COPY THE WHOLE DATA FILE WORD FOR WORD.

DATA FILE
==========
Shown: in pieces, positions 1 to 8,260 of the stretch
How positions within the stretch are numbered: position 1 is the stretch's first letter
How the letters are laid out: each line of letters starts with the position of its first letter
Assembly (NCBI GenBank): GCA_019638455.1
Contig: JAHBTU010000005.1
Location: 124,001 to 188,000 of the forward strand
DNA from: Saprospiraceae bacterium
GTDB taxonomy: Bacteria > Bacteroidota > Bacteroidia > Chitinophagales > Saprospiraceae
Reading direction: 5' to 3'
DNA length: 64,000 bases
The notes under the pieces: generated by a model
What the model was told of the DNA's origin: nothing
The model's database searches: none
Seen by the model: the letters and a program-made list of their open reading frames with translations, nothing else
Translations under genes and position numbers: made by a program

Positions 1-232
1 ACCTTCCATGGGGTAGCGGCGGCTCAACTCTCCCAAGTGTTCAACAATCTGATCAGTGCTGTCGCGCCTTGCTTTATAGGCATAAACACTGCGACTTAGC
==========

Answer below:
Shown: in pieces, positions 1 to 8,260 of the stretch
How positions within the stretch are numbered: position 1 is the stretch's first letter
How the letters are laid out: each line of letters starts with the position of its first letter
Assembly (NCBI GenBank): GCA_019638455.1
Contig: JAHBTU010000005.1
Location: 124,001 to 188,000 of the forward strand
DNA from: Saprospiraceae bacterium
GTDB taxonomy: Bacteria > Bacteroidota > Bacteroidia > Chitinophagales > Saprospiraceae
Reading direction: 5' to 3'
DNA length: 64,000 bases
The notes under the pieces: generated by a model
What the model was told of the DNA's origin: nothing
The model's database searches: none
Seen by the model: the letters and a program-made list of their open reading frames with translations, nothing else
Translations under genes and position numbers: made by a program

Positions 1-232
1 ACCTTCCATGGGGTAGCGGCGGCTCAACTCTCCCAAGTGTTCAACAATCTGATCAGTGCTGTCGCGCCTTGCTTTATAGGCATAAACACTGCGACTTAGC